Note that the brow area is a 3D surface, so you’ll have to adjust the placement of the pressure points according to your clients’ bone structure.
Let your hands find the best position naturally. While the general placement of the pressure points is what we’ve just described, there’s room for intuitiveness and modification, as long as you get a good, tight stretch.
Here are a couple of extra things to bear in mind:
- Make sure your hold doesn’t let up on either side as you’re working. Train your hands to keep the pulling force consistent so you keep the depth of the strokes or the shading even and consistent.
- The role of the pinky is more to stabilize, but for more lax skin, you can increase the pulling force.
- Some artists prefer to use the thumb and index finger for the 2 points above and below the arch, the knuckle of the middle finger resting flat against the client’s forehead and providing the 4th point. Try this too and see what’s more comfortable.
The Alternative Two Point Stretch (Better for Shading)
As the three point stretch is sometimes tricky and doesn’t feel comfortable (especially for artists with more petite hands or short fingers), or it doesn’t give enough space, many artists lose the pinky and use the two point stretch.
The two point stretch works like this:
- You work on the brow arch in sections, moving your hands along the brow and stretching only the portion you’re working on.
- The thumb of the hand not holding the tool is placed at the lower point of the section (assuming you work sort of from the side of your client’s face; if not, adjust finger positioning).
- The side of the fingertip lies flat against the face and applies pressure to pull the skin away.
- The index finger is placed opposite the thumb, the side of the finger lies flat against the face and pulls the skin away from the thumb.
This is more or less the norm for machine shading, but it’s also an option when microblading.
Here are a few extra pro tips to make your shading easier:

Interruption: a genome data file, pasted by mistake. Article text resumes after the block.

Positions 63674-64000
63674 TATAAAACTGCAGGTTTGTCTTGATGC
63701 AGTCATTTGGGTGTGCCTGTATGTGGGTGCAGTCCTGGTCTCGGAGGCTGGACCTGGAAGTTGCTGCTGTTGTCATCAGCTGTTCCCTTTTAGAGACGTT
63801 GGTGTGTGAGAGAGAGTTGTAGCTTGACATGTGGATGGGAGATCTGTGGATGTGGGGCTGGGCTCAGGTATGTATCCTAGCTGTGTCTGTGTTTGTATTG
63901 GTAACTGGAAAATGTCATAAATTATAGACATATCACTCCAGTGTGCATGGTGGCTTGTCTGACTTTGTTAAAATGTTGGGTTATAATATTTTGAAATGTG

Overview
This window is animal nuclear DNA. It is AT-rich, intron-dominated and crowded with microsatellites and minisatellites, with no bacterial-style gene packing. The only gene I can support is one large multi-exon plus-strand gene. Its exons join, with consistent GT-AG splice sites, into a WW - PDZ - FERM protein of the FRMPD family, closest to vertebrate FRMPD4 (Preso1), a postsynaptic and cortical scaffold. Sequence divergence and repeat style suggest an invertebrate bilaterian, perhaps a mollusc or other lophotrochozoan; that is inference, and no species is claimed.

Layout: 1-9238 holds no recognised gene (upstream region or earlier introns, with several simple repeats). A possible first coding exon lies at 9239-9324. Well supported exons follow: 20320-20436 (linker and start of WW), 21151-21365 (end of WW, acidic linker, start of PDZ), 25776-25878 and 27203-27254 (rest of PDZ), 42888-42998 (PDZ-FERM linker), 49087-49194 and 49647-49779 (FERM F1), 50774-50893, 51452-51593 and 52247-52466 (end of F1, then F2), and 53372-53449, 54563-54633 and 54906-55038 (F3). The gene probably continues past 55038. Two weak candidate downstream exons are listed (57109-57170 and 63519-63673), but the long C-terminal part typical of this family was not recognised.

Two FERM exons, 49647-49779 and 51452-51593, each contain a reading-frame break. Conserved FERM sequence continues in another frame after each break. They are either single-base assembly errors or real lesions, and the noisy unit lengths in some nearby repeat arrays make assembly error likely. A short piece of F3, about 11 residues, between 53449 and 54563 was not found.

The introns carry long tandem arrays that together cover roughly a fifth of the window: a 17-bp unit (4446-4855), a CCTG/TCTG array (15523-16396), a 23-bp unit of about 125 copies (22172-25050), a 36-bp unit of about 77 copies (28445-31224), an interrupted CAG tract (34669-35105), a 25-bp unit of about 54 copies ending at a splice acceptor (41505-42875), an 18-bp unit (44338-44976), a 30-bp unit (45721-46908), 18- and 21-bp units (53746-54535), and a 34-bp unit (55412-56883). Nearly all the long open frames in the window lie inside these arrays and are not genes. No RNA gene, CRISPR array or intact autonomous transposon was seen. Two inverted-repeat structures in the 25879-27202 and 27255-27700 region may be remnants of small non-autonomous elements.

- Rest the pinky of the hand holding the machine on top of the thumb – this gives you stability and provides enough space for the motions of the shading. If you rest your pinky directly on the client’s forehead, your motions will be constricted and your needle will go in at a slanted angle.
- With the two point stretch, you really need to focus on keeping the stretch consistent. While working without the 3rd point may make things easier in terms of space, you’re missing the counterpoint, so the 2 remaining points need to do all the work.
A Quick Chat on Pre-Numbing
What does numbing have to do with the stretch, you wonder?
Well, certain pre-numbing formulas make it harder to achieve a crisp surface, as they might soften the skin and make it more rubbery. This is more of a problem in the case of microblading, as, if the skin is softened down, it’s hard to achieve crisp strokes.
If this happens, even the firmest stretch can only do so much.
So, we advise you to choose your pre-numbing formula carefully. What many artists are doing nowadays is skipping primary numbing altogether for the first pass, and going straight for secondary numbing once they open the skin.
Just like any aspect of PMU, figuring out the stretch takes practice. While you have to know the technicalities of the three point stretch, it’s okay to make some adjustments to make it work for you and to make the finger positioning comfortable. Just make sure you’re working in smaller sections so you don’t go outside of the outline.
Cover image source: Freepik